Sample Preparation and Analyses
All samples described in this news release were collected by the Company's Qualified Professional Geologists. The thin sections of all the samples were prepared by Vancouver GeoTech Labs of Unit #155 - 11951 Mitchell Road, Richmond, BC, Canada. The thin sections were described by PhD and Professional Geoscientist, John Payne of Surrey, BC, Canada.
Chip and prospecting samples were collected in the field by experienced, professional prospectors and geological staff who selected hand samples from outcrop, chip samples, boulder and talus debris samples suitable for slabbing by rock saw. The samples were numbered, described and located in the field for follow-up. Numbered rock samples tags were placed inside each bag, securely closed for transport to the Company's secure cold storage locked facility in Smithers, B.C. Representative sample slabs were cut from large specimens and halved rock samples so that portions of select samples could be saved for the Company's rock library, descriptive purposes and petrographic study. MS Analytical of Langley, B.C. received the Rice Bag shipments after secure transport from Smithers. Samples were prepared by crushing, grinding and pulverizing to a pulp with barren material washing between each sample at the crush and pulverizing stages. Then 20 g of pulp was used for the (IMS-117 code) ultra-trace level ICP/MS AR digestion method, and four acid 0.2 g ore grade ICP – AES method (ICP-240) and for the overlimit gold the FAS-415 method of 30 g fusion Gravimetric method was used to report gold ASSAYS. Overlimit silver is determined by Fire ASSAY 415 method. Laboratory standards and QA – QC is monitored by the Company.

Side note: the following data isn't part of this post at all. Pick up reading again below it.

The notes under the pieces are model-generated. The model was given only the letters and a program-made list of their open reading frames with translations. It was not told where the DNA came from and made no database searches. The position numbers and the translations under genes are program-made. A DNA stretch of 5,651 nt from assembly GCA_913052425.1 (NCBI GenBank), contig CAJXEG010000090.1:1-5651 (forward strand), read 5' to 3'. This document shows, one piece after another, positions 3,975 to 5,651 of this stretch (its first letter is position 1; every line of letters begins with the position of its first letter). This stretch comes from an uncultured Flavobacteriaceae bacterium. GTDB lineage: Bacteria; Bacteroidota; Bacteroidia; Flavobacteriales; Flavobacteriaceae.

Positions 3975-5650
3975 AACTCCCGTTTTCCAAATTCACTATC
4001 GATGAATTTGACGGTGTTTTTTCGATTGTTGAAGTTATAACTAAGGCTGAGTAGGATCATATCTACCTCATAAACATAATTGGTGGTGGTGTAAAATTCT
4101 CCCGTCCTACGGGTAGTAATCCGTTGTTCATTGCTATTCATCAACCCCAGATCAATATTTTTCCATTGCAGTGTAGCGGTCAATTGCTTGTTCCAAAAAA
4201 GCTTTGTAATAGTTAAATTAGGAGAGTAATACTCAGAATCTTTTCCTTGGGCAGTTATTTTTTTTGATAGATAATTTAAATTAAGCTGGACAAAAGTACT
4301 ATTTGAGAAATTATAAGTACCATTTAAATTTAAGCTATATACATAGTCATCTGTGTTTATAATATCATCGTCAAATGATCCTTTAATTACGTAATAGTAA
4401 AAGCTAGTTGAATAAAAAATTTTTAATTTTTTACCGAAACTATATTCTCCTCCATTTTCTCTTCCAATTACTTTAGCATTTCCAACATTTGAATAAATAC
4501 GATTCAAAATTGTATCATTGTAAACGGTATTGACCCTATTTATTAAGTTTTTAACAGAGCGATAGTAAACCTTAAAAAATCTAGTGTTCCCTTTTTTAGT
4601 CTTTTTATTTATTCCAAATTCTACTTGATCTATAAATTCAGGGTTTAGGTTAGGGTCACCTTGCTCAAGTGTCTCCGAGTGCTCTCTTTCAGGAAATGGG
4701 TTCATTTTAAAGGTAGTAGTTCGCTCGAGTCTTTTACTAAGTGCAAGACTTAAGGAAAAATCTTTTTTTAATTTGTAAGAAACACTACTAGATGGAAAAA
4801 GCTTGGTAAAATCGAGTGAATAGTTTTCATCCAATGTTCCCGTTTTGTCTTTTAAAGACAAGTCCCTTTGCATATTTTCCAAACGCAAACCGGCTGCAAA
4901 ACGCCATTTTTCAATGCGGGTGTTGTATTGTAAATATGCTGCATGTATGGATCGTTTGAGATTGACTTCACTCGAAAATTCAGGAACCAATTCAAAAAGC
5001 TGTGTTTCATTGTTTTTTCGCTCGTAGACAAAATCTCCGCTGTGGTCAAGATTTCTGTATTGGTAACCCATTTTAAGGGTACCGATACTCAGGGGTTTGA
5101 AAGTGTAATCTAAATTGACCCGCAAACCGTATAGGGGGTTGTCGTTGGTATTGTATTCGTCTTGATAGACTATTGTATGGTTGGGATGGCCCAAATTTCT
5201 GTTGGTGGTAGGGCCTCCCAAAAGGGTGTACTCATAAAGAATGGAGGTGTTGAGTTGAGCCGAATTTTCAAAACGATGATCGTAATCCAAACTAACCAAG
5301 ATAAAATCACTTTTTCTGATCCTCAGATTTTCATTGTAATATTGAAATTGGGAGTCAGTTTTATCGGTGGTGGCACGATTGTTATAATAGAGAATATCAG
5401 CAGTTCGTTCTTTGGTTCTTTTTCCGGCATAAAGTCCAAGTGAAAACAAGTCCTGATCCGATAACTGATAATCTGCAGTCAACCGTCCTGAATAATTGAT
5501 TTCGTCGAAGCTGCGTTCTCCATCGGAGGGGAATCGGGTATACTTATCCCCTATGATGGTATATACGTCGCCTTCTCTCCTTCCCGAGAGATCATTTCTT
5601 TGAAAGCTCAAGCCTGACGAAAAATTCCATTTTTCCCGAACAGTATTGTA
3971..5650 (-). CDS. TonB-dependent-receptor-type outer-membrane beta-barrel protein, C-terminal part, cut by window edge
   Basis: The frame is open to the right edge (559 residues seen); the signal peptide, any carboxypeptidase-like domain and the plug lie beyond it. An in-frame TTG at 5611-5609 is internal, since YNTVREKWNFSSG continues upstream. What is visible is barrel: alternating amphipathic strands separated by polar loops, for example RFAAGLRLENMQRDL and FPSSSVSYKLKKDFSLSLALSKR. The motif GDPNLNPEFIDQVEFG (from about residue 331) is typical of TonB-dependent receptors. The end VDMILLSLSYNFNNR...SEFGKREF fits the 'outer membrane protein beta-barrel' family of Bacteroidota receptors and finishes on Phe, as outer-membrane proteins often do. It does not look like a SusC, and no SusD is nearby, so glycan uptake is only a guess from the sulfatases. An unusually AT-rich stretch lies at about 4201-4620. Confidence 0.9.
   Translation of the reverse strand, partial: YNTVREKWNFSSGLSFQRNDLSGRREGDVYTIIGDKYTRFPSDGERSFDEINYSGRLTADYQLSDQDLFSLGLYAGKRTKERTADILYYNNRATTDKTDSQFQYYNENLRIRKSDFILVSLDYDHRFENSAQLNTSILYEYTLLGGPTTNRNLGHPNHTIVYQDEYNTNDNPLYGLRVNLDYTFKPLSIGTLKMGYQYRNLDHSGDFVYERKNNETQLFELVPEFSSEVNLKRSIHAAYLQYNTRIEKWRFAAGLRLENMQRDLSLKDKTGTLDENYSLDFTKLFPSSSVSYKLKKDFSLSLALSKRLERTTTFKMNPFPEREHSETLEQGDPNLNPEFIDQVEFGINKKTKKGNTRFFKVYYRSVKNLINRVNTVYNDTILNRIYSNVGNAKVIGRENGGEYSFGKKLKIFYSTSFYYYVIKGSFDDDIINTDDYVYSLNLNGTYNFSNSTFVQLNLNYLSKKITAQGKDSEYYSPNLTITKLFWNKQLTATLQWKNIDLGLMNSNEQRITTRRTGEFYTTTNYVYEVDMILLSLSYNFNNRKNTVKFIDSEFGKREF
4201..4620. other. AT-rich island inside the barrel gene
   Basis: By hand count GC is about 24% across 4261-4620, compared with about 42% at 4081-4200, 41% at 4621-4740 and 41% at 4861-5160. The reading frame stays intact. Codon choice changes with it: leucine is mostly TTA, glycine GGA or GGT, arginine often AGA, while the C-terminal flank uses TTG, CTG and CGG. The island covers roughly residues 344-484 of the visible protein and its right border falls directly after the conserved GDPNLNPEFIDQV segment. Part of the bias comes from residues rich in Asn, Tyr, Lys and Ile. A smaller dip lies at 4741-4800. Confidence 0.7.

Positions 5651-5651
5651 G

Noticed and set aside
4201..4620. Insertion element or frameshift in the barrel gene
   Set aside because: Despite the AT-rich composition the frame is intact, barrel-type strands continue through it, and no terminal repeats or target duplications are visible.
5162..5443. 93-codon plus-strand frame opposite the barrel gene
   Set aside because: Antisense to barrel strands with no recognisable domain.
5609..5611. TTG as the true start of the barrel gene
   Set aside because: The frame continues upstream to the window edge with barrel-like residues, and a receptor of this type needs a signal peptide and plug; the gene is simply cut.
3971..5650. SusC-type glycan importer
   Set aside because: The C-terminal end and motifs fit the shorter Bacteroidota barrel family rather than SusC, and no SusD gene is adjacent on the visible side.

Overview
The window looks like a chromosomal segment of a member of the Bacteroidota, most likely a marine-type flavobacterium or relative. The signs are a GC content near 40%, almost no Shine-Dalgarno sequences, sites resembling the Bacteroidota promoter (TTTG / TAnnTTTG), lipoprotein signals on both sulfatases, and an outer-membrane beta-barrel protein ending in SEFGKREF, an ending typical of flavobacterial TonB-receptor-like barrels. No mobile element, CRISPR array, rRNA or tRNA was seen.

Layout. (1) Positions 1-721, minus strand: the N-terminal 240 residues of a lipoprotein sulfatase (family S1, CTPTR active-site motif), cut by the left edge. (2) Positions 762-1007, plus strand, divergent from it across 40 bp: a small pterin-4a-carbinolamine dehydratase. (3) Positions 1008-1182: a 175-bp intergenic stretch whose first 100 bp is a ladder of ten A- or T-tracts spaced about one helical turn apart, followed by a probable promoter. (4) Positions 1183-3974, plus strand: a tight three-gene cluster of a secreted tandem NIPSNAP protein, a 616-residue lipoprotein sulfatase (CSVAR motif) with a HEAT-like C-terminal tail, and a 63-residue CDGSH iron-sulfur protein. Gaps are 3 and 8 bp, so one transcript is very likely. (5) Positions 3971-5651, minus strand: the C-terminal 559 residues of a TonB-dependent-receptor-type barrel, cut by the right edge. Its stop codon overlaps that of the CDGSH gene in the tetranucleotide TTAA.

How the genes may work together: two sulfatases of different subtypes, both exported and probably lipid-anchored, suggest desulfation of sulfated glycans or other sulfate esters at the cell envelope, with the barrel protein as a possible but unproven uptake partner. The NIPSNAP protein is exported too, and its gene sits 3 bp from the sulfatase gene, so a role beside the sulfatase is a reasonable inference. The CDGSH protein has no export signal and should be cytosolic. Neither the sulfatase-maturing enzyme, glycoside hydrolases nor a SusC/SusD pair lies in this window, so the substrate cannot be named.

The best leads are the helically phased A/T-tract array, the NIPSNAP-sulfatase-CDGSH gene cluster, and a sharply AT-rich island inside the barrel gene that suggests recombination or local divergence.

Yingting (Tony) Guo, P.Geo., President and Chief Geologist for Jaxon Mining Inc., a Qualified Person as defined by National Instrument 43-101, has reviewed and prepared the scientific and technical information and verified the data supporting such scientific and technical information contained in this news release.
About Jaxon Mining Inc.
Jaxon is a precious and base metals exploration company with a regional focus on Western Canada. The Company is currently focused on advancing its Red Springs Project in north-central British Columbia.
ON BEHALF OF THE BOARD OF DIRECTORS
JAXON MINING INC.
"John King Burns"
John King Burns, Chairman
For more information please contact:
Kaye Wynn Consulting